1936 is a tough year. There are a lot of good films that were nominated. I’d say, of all the Best Picture nominees, there were only three I didn’t care for. And even of those three — two of them were just monotonous for me, and the other was, whatever. 7 out of 10 is pretty good.
The only thing is, it’s tough to guess what should have won, because — the Best Picture choice, The Great Ziegfeld, is the first biopic to ever win an Oscar. That’s one thing it had going for it. Two is that it’s actually a good movie. It’s a nice mixture of drama, comedy, and larger than life musical numbers. (Larger than life meaning not like Busby Berkeley, but rather — literally larger than life. The sets are fucking huge.) The downsides to it are — it’s long, three hours, and, there are much more “watchable” films on the list. By that I mean, they’re films you’d want to watch more often than the film that won. So ultimately the decision is, which do you vote for? Because the film is a standard “Oscar” film, and an enjoyable one at that (at least, compared to some other epic Best Picture winners), but, on the other hand — there are alternatives.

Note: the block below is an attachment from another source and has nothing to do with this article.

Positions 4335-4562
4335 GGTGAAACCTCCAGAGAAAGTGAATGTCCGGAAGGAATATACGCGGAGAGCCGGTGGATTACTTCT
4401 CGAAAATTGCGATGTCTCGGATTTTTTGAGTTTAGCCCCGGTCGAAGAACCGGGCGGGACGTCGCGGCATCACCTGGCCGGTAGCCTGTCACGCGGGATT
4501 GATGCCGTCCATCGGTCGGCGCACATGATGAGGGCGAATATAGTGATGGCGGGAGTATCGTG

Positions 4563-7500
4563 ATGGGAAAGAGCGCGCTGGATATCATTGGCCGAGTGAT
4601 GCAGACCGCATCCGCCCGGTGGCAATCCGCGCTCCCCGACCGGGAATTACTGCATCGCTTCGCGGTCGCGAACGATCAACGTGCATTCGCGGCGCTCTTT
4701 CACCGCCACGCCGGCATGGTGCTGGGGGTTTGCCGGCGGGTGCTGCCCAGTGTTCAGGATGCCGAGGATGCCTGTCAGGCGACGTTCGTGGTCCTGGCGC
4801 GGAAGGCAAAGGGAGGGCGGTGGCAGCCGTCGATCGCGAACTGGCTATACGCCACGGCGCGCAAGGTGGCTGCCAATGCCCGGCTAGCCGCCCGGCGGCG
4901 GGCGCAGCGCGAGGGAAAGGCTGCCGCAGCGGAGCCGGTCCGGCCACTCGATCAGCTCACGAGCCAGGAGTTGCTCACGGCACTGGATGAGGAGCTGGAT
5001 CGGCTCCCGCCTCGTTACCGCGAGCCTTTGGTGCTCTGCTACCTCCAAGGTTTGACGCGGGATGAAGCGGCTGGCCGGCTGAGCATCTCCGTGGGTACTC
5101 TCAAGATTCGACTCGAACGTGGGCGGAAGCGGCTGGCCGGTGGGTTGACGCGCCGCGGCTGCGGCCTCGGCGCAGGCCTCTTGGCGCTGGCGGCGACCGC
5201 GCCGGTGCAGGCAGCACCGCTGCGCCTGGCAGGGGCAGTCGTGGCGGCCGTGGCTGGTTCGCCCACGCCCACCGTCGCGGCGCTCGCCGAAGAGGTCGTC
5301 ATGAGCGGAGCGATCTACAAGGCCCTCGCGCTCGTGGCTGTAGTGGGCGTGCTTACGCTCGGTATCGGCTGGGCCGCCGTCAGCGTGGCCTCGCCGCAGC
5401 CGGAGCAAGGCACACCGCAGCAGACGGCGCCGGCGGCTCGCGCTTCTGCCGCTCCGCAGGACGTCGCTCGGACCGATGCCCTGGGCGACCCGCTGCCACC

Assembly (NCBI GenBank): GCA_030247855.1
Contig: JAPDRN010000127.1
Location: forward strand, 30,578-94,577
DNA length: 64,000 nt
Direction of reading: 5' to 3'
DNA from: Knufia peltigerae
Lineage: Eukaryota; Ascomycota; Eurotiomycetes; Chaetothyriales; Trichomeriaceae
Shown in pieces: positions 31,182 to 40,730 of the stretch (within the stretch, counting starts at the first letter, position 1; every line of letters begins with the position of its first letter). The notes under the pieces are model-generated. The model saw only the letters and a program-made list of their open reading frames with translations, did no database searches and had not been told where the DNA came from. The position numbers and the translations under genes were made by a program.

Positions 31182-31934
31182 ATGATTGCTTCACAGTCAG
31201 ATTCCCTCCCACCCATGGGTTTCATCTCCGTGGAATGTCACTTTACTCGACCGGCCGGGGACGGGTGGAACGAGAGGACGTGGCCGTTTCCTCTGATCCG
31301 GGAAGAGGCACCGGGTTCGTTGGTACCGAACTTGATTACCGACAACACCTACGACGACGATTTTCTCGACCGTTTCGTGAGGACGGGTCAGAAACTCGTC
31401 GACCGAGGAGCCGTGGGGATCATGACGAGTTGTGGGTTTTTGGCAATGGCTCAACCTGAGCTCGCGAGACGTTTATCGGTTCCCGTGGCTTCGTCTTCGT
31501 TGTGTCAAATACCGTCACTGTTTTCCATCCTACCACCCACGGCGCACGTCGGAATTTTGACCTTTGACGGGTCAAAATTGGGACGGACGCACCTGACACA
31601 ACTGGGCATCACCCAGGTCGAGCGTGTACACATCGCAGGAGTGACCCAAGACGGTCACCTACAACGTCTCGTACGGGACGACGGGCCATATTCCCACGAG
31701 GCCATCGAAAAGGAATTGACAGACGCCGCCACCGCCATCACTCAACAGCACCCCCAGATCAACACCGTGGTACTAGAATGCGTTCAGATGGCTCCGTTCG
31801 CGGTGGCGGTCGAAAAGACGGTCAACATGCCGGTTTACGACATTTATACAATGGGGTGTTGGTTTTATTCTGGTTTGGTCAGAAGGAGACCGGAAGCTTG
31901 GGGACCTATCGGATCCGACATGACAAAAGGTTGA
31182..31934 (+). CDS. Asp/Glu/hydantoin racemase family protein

That aside, we have this category, which, strangely, split from Best Picture. I feel it says a lot when the Best Picture winner and Director split. It’s like they were compelled to vote for the film that seemed most obvious, then went with what they liked for the other choice.
Oh, yeah, Best Actor was Paul Muni for The Story of Louis Pasteur, and Best Actress was Luise Rainer for The Great Ziegfeld. Oh, yeah — the Supporting categories are here. First time ever. The first Best Supporting Actress winner was Gale Sondergaard, for Anthony Adverse, and the first Best Supporting Actor winner — very fittingly too — was Walter Brennan, for Come and Get It. (more…)